Volcker Rule: Regulatory Testimony Raises Concerns over the Scope of the Volcker Rule Exemptions for Covered Funds

Sullivan & Cromwell LLP - January 20, 2012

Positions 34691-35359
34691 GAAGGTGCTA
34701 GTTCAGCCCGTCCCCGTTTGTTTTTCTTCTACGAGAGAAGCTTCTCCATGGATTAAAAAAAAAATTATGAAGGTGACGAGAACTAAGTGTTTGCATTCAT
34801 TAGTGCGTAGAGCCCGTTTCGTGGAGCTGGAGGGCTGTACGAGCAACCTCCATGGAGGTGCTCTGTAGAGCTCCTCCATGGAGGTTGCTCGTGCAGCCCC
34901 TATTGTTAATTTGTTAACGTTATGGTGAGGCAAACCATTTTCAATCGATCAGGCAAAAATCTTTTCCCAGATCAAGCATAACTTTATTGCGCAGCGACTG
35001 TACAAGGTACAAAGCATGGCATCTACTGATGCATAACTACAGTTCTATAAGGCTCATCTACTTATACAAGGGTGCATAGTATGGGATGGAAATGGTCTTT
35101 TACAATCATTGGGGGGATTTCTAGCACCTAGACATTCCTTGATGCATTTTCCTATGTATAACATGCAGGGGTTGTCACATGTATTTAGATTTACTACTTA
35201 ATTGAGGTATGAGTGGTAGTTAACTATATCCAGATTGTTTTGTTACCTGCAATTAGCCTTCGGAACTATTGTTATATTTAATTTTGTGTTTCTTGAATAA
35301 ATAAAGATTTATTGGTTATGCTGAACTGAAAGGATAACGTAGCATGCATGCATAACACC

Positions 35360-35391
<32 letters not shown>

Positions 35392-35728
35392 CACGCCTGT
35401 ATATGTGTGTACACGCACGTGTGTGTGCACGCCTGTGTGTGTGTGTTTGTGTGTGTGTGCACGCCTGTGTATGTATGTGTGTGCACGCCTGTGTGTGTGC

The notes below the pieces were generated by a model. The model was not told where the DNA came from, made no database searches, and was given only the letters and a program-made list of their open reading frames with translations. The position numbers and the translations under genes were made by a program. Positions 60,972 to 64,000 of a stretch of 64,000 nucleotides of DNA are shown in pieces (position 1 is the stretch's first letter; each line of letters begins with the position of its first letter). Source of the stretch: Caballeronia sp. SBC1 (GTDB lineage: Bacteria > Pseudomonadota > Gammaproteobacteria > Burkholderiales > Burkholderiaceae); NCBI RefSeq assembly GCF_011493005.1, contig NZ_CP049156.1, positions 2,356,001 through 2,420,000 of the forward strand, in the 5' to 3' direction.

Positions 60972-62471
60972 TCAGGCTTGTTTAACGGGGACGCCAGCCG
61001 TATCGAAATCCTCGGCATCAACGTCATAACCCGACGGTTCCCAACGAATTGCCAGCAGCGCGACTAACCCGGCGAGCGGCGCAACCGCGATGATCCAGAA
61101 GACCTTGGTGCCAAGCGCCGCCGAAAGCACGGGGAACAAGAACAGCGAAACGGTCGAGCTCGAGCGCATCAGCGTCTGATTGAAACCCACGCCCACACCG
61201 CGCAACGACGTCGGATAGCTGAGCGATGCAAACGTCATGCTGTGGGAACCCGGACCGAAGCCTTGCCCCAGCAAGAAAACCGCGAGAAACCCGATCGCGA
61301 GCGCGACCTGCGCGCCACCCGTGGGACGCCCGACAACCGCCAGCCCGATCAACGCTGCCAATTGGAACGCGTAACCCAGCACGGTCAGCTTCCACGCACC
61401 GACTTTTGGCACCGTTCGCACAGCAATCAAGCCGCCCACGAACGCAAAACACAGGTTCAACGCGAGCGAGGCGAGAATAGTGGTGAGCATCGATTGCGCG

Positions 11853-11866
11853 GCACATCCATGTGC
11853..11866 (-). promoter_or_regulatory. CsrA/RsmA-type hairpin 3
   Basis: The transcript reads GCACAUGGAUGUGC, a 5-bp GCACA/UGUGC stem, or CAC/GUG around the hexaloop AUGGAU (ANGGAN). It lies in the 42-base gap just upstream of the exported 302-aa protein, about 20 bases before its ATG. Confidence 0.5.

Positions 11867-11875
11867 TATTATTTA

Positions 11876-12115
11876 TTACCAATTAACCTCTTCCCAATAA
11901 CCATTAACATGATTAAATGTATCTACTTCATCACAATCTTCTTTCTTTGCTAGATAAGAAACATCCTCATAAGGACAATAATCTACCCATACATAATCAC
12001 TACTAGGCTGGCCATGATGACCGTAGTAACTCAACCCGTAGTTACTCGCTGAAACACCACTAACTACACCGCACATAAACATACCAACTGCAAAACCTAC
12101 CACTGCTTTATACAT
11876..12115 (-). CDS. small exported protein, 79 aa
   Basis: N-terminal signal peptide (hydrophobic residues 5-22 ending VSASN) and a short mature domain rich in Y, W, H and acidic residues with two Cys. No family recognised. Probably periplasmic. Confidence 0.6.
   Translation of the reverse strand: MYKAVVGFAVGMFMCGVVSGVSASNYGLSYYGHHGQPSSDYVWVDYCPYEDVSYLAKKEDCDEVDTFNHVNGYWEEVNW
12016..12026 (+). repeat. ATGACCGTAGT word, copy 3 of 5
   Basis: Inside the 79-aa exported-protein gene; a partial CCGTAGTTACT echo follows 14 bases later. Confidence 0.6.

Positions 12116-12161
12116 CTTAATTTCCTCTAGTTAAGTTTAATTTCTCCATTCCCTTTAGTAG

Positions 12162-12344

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At a joint hearing on the Volcker Rule held by two subcommittees of the House Committee on Financial Services on January 18, a panel of regulators was asked whether the agencies intended to exempt insurance companies from Volcker Rule restrictions on hedge funds and private equity funds (referred to in the proposed regulations as “covered funds”). In response, the Chairman of the SEC made the following statement: “[I]t’s quite clear on proprietary trading that insurance companies can engage in trading, but not investing in covered accounts, covered funds … the statute does exempt from the proprietary trading ban trading by an insurance company for its general account, and -- but it does not do that for insurance company investments in covered funds . . . [i]n order for us to create that exemption, we would have to meet a very high threshold to show that it would promote the safety and soundness of the banking institution or the financial stability of the United States.” None of the other regulatory agency witnesses responded to this particular question, nor did any of them comment on the SEC Chairman’s response. The Chairman’s response raises a concern, insofar as it suggests that the apparent position in the proposed rule may continue to be taken on the insurance company exemption in the final rule. Moreover, it would be particularly troubling because, if the same interpretative approach were applied to other key Volcker Rule exemptions, it could severely limit the permissible underwriting and market making activities of banking entities in shares of covered funds and the customer driven transactions of banking entities in such shares.